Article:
Week 7: Marathon Strength-Training
Different joints have different jobs, so you need to prep them accordingly.
Share This Article
Marathon runners, without fail, field plenty of questions about their joints, about which joints are giving them trouble, about whether they've given thought to what effects long-distance running may have on their ankles, knees, hips and more. But you're not destined to hobble: Marathon bodies can be long-running, well-oiled machines, provided you prepare each joint to perform its specific function.
If you haven't broken out an anatomy textbook since high school, here's a quick refresher: Each joint is structurally designed to be stable or mobile, explains Tier 4 coach Jason Skinner. "Moving from the ground up, the joints alternate between being stable or mobile: Ankle (mobile), knee (stable), hip (mobile), lumbar (stable), thoracic (mobile), scapula (stable), gleno-humeral (mobile)."
But the balance between mobility and stability gets thrown off, thanks to improper training, our chronically poor posture, and a host of other causes. "Regardless of your training goal, the body functions optimally when all of the joints are up to code, and therefore your training needs to emphasize restoring and maintaining proper function," explains Skinner.
Complete this four-move workout at least once this week.
Just getting started? Jump right in, or circle back to the beginning. Access the full calendar of workouts.
(1) Side-Lying T-Spine Rotation (mobility)
Lie on your right side with your head resting on a yoga block and a foam roller wedged between your knees and feet. Your spine should remain tall and neutral and your knees should be at or above 90 degrees in relation to your pelvis. With your arms extended and hands out in front of your shoulders, begin rotating your left shoulder back and towards the floor. Simultaneously rotate your left arm as well, ensuring that your legs stay planted on the floor (as shown). Exhale as a maximal rotation is achieved and try to reach further. Be sure to follow your rotating hand with your eyes, as this will allow the head to travel with the shoulders. Return to the starting position and do 8 to 12 reps. Switch sides; repeat.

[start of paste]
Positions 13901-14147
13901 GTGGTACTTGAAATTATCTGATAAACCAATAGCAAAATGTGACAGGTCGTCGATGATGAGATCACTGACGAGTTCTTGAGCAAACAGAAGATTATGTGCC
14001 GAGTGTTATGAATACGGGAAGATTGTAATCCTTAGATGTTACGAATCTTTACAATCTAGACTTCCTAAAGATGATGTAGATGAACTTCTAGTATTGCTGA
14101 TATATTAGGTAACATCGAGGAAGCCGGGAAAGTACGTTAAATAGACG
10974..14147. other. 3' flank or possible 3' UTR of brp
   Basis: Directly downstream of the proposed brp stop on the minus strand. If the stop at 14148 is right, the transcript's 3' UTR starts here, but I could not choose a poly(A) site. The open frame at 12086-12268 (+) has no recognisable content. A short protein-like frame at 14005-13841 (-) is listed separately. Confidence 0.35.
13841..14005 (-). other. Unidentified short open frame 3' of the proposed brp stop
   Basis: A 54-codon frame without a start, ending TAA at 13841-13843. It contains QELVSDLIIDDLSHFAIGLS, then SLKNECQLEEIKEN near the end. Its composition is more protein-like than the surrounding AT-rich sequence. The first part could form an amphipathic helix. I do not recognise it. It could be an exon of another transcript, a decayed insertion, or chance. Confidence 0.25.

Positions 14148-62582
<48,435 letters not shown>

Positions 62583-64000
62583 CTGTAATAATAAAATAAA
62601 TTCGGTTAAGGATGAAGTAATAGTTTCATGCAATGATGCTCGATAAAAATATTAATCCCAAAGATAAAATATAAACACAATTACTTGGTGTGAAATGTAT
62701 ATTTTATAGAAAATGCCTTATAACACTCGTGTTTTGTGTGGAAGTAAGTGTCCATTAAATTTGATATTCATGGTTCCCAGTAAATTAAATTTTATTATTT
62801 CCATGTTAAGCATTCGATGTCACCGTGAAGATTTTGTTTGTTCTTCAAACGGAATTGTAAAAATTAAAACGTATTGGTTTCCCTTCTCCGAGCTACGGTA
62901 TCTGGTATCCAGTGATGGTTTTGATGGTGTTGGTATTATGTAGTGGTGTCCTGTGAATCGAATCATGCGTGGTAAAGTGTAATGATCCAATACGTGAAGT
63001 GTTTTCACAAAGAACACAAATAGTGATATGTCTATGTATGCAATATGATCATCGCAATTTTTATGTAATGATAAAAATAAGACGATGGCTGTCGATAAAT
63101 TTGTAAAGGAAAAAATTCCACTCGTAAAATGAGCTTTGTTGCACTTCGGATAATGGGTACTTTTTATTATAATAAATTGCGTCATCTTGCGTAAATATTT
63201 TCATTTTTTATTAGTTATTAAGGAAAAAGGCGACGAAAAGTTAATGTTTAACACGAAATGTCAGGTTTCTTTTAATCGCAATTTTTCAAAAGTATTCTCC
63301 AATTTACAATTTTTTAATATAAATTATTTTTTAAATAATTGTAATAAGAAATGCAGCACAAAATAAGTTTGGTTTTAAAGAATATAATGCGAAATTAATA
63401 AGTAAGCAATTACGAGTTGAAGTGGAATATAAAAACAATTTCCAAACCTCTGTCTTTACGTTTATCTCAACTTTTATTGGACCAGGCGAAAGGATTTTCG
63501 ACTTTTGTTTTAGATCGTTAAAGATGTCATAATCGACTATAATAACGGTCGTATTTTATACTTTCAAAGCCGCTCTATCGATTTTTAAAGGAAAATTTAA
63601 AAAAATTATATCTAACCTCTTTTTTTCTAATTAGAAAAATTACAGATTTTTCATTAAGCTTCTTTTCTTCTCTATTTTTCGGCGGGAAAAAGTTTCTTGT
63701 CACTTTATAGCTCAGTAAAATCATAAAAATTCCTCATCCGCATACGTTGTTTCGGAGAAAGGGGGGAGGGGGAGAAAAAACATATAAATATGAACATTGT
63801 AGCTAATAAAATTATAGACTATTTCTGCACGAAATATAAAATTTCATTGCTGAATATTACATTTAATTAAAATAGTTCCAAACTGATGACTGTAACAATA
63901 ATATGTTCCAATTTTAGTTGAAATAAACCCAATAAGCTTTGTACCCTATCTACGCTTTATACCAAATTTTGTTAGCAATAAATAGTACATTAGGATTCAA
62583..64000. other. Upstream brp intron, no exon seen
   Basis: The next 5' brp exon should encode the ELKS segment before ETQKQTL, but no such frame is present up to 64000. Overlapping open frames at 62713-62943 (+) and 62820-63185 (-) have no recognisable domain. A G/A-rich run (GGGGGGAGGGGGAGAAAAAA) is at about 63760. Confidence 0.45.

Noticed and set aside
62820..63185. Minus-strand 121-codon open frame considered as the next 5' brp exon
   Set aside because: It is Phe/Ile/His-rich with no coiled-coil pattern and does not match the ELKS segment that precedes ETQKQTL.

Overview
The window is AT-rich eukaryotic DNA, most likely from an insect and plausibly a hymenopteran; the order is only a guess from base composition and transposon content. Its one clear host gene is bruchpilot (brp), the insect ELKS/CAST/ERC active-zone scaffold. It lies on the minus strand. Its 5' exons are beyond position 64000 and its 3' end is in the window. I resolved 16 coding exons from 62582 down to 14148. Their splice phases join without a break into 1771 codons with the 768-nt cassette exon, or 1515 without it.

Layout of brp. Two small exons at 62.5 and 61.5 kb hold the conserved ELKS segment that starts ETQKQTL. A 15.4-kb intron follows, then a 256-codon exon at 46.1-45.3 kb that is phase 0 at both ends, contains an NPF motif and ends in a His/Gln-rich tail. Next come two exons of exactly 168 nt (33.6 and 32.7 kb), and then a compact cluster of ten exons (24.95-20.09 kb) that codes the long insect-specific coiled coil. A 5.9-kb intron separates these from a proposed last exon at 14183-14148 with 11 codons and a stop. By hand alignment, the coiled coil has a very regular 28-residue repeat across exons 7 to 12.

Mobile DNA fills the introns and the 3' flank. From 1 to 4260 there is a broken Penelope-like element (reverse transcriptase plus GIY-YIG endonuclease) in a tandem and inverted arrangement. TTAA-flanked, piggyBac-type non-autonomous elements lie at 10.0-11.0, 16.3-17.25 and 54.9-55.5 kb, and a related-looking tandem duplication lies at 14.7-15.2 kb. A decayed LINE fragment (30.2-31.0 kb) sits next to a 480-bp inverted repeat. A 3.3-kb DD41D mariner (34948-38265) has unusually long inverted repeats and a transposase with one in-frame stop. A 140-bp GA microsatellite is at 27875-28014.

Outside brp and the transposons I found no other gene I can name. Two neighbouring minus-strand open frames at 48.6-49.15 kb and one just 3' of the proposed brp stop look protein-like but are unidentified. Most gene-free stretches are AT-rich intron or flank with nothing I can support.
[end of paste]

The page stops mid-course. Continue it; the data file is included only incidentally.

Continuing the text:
(2) Plank (activation)
Lie on the floor facing downwards, elbows beneath the shoulders, palms down, feet together with toes pulled up towards your shins. Push your body away from the floor. The shoulder blades should spread apart as you push your upper body as far from the floor as possible (as shown). Imagine trying to pull the floor apart with your hands. Try to tuck your butt underneath you and engage your glutes. Hold this position for ten-second bursts and repeat for 3 or so reps with a few seconds rest in between.
(3) Cook Band D2 Pattern (movement prep)
Attach a cable or a Cook band at a low point. Go into a half-kneeling position, kneeling on your right knee, but keeping both knees at 90-degree angles and the spine tall. Grast the handle of the band in your right hand, then engage the glute of the right leg and pull the band across the body, from left to right, in a diagonal fashion (as shown). The goal should be to reach as far across the body as possible and to resist the rotation force created by the band. The only movement should occur at the arm and shoulder. Perform 6 to 10 reps per side.
(4) Viking Press (movement)
In a half-kneeling position on your right knee, with both knees at 90 degrees, hold a 4-kg kettlebell in a bottom-up position with both hands. The glute of the right leg should be engaged. Begin with the kettlebell in the middle of the chest, then press the kettlebell up and across the body away from the right knee, reaching until both arms are straight (as shown). Be sure to follow the movement of the kettlebell with the eyes and head. The only movement should occur at the arms, shoulders and head. Perform 6 to 8 reps per side.